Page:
Arise Sir Salman

Not being a great fan of patronage and peerage, I’m not usually enthused by the Honours Lists. They are a way to recognise valuable individuals, particularly the local charity workers who may otherwise be unknown. However, it also means the usual list of old polticians, civil servants, military officers and employees of the Royal family getting a gong simply for having done a job.

This year’s Queen’s birthday list saw the knighthood of Salman Rushdie. It would be unremarkable for an esteemed author (not just a Booker, but the ‘Booker of Bookers’) to be honoured, except of course that there is more to his history.

When The Satanic Verses came out, he was accused of blasphemy (how a non-Muslim can be accused of blasphemy seems odd, surely any member of a religion that denies Allah’s place as the indivisible god of all creation is also a blasphemer). Famously, the Supreme Leader of Iran, Ayatollah Khomeini condemned him to death in a fatwah.

Of course, this sort of thing undermines the idea that Islam is a religion of peace, or that it is robust enough to withstand criticism. Like the Danish cartoons affair of 2005/6, a deliberately provoked overreaction led to violence.

Today the Pakistani parliament did their best to calm tensions – by condemning the knighthood in a debate which included a government minister suggesting that it could justify suicide attacks. The Muslim Council of Britain called it an insult.

The real insult is actually the idea that people of a faith can dictate to everybody else what to read, what to say, or what to think.

While I have no problem with Muslims as people, and regard all religions as equally valid, I think that one’s beliefs are ones own affair, and should not be imposed on other people simply because they stem from a religion. That includes institutional control like a theocratic government and most definitely includes the threat of violence (or the justification of violence).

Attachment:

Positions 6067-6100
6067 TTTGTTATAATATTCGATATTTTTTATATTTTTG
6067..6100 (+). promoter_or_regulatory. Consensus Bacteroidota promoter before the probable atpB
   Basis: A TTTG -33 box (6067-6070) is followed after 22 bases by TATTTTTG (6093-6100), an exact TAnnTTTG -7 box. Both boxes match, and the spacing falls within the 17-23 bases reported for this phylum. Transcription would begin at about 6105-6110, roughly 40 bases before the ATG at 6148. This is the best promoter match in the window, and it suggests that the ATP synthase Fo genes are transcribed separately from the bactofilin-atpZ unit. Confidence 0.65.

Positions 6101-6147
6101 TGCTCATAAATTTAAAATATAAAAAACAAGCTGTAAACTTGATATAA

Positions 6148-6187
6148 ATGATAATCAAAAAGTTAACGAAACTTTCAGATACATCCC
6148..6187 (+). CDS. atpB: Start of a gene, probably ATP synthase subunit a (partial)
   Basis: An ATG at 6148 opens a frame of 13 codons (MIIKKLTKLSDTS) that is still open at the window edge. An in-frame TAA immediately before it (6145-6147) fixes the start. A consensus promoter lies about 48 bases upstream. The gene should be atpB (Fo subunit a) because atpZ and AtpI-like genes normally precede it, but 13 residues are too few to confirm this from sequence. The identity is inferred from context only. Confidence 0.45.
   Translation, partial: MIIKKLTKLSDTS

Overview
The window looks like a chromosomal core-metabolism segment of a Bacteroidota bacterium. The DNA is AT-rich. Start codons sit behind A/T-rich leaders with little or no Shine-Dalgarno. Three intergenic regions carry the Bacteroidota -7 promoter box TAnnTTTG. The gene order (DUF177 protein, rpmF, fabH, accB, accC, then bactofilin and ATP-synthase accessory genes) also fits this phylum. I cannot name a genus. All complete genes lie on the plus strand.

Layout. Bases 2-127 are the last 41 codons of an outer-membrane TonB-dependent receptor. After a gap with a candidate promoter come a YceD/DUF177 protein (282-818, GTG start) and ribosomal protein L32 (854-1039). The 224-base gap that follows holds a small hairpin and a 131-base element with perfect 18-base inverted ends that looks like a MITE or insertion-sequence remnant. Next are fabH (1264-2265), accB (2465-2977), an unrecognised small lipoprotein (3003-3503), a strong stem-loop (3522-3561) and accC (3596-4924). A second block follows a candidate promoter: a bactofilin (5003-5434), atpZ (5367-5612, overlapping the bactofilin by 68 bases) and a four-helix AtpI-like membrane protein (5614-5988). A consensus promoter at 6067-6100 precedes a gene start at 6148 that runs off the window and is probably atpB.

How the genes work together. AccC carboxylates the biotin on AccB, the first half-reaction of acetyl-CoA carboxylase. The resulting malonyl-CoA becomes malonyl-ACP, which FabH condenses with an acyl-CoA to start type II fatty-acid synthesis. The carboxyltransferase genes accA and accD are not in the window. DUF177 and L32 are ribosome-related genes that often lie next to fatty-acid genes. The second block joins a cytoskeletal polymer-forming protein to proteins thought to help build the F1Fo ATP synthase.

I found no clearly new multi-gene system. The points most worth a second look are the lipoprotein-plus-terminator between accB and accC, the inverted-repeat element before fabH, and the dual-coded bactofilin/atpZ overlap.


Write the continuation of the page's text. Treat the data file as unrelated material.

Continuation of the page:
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7 Responses to “Arise Sir Salman”

  1. Anonymous Says:

    Heart breaking

    I thought long and hard about doing a post about the tragic death of brave policeman Jon Henry, fearful of being accused of using this terrible incident for political gain.
    But then I saw the photograph and read the story (Here) of a loving father and his 11 month old doting daughter, and I felt as a father of two little girls I had to speak out and try and ensure that such a needless death does not happen again.
    This Murder was caused by the Labour Government and its soft open door policy on immigration and its even softer stance on letting Illegal immigrants gain leave to stay.
    Had we a decent immigration service backed up by a government with the backbone to deport all Illegal immigrants quickly, Jon Henry would have been at home Monday evening kissing his daughter Maggie goodnight and helping his loving wife settle her down for the night.